TOKYO (Reuters) - Shinzo Abe may be about to become Japan’s longest-serving prime minister, but he also looks set to lead the world’s third-largest economy into a downturn, with little sign that his much-vaunted “Abenomics” stimulus policies will help turn things around.
The economy grew at the slowest rate in a year in the third quarter, data showed on Thursday, as the U.S.-China trade war and soft global demand took their toll on exports.
There is near market consensus that it will contract outright in October-December, as consumers take the hit from an October sales tax hike and the fallout from the trade war widens.
Analysts polled by Reuters prior to Thursday’s data expect the economy to shrink 2.5% in October-December and rebound just 0.6% the following quarter - only narrowly avoiding a recession.
“The risk of Japan suffering from recession is very big,” said Kozo Yamamoto, a ruling party heavyweight and one architect of Abenomics.
The question is, who can help Japan avoid this?
The Bank of Japan is reaching the limits of years of aggressive monetary stimulus, while the government is constrained in its spending by the biggest debt burden in the industrial world, as well as by a lack of laborers to carry out its public works projects.
Capital spending may slow down after the Tokyo 2020 Olympic Games, while the government has struggled to make progress on structural reforms.
Yamamoto suggested the answer may lie in yet more government spending.
“The government must issue more bonds for spending, which the BOJ can gobble up,” he said, adding that Abe needs to compile a supplementary budget of at least 5 trillion yen ($46 billion).
But years and years of heavy fiscal spending and central bank money printing have failed to lift inflation to the BOJ’s 2% target, and instead have left policymakers with little effective means to fight the next recession.
Since Abe came to power in late 2012, the three “arrows” of Abenomics that he outlined the following year - monetary easing, fiscal spending and structural reforms - have helped quarterly gross domestic product grow 8.6%, based on data for the July-September quarter. Exporters have posted windfall profits via a weak yen, and last year share prices hit a 27-year high.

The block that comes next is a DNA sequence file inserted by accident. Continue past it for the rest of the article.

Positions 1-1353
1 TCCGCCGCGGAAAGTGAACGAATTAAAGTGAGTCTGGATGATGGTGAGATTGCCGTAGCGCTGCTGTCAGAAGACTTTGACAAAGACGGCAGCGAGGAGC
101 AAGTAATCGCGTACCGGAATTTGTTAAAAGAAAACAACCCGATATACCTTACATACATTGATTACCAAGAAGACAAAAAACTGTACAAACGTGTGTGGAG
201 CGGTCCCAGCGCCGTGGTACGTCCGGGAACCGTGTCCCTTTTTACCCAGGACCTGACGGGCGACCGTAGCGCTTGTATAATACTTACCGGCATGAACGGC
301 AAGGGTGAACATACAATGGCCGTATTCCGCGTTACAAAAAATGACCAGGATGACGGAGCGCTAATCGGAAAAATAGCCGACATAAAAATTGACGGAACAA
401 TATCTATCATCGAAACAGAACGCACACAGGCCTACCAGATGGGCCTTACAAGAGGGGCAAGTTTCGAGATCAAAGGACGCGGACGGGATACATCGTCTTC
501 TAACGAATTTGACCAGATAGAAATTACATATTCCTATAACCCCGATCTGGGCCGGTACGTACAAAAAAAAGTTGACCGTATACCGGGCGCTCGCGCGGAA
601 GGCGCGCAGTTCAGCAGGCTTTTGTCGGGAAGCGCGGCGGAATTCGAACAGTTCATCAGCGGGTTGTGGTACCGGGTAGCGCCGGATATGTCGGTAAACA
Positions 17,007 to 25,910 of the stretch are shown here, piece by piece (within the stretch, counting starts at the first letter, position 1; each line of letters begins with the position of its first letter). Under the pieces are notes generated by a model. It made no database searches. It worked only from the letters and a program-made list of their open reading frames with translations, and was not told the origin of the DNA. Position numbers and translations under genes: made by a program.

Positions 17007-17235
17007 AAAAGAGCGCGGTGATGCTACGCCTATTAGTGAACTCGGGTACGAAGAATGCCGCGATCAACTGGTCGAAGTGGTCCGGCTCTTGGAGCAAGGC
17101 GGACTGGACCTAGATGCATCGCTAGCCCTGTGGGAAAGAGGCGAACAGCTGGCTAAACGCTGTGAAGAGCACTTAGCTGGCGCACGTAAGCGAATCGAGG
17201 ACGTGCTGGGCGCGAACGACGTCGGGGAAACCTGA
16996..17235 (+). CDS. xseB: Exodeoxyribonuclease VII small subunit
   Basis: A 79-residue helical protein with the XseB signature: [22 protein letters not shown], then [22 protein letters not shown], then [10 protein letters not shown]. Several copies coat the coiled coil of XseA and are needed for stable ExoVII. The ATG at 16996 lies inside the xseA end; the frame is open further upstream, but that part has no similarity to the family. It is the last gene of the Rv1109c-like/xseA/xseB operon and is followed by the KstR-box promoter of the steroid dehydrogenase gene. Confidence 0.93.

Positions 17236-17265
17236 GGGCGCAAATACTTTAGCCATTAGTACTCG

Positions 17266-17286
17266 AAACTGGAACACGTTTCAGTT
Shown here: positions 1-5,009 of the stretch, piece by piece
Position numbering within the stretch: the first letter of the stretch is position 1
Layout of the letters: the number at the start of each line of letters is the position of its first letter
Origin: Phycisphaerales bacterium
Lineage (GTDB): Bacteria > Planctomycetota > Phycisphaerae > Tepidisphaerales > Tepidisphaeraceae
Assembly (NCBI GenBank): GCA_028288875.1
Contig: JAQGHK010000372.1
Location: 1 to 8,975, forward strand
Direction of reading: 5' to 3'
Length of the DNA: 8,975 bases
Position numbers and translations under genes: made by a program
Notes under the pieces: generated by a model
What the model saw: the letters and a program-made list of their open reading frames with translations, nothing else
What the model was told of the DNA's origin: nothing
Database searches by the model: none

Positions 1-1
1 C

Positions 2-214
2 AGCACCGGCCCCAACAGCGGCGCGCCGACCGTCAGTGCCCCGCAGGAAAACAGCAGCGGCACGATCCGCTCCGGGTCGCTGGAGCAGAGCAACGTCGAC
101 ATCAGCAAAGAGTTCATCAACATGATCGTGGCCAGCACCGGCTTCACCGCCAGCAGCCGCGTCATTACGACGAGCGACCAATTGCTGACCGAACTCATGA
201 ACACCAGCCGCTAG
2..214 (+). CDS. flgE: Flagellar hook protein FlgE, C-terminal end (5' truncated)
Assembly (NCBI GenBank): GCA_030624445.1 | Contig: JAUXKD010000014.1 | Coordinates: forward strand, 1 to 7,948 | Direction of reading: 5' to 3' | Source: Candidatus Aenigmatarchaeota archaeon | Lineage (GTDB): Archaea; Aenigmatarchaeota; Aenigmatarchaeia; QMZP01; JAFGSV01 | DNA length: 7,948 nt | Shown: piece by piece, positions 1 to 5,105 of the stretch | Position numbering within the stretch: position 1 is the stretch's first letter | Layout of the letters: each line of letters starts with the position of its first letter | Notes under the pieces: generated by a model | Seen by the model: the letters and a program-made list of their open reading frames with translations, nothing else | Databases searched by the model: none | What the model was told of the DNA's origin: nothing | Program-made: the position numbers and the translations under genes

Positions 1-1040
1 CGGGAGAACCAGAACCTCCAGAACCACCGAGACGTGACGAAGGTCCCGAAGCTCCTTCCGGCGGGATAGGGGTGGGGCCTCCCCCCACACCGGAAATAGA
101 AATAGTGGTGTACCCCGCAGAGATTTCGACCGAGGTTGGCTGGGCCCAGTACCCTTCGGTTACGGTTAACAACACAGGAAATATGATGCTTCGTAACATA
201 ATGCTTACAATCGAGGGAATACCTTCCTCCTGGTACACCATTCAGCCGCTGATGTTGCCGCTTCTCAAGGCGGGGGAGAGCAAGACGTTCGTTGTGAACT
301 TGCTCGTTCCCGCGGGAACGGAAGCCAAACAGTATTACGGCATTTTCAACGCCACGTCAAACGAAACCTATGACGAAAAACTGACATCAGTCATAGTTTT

But those effects have all petered out.
The BOJ kept policy steady last month despite growing risks from overseas, and governor Haruhiko Kuroda says that while the central bank will ease policy if needed, it must be mindful of the rising cost of prolonged easing such as the impact on bank profits.
“The BOJ is already doing massive monetary easing,” said one official familiar with the bank’s thinking.
“The hurdle for additional stimulus is fairly high.”
Instead, in Japan as elsewhere, analysts are focusing on what more fiscal policy can do to spur growth.
Kuroda also suggested fiscal spending could play a bigger role in stimulating growth while the central bank keeps borrowing costs nailed to the floor.
“If the government saw the need to use fiscal policy (to support growth), a mix of fiscal and monetary policies would have a bigger impact than deploying fiscal and monetary steps separately,” he said last week.
But the problem is Japan has little room left for big, pork-barrel spending - it is already saddled with debt twice the size of the economy - and analysts doubt it would even work.
While some ruling party lawmakers have called for spending of 5-10 trillion yen in another stimulus package Abe has ordered his cabinet to put together, analysts say this may have little effect.
Since 2013, Abe has spent nearly 30 trillion yen in four such packages, and each one has brought diminishing returns.
One particular problem has been that public works projects have become hard to implement due to a growing shortage of labor - partly due in turn to Japan’s dwindling working-age population.
Of the budget money left over for fiscal 2017 - the latest year for which data was available - 60% was earmarked for public works projects, showing the impact of the lack of workers on project execution.
Critics of Abenomics say the administration has spent years attempting to reflate the economy with unconventional monetary policy, only to drag its feet on much-needed labor market reforms and steps to boost Japan’s competitiveness in technical innovation.
“Japan has immersed itself in old-style, macro-economic policies instead of trying to adapt itself to rapid changes in the global environment,” said Kouhei Ohtsuka, a former BOJ official who is now an opposition party executive.
He is particularly wary of the BOJ printing yet more money to snap up government bonds, repeating the seemingly ineffective policies of the last few decades.
“The BOJ used to fire his (Kuroda’s) bazooka years ago. Now it’s just firing blanks.”
Reporting by Kaori Kaneko and Leika Kihara; Editing by Hugh Lawson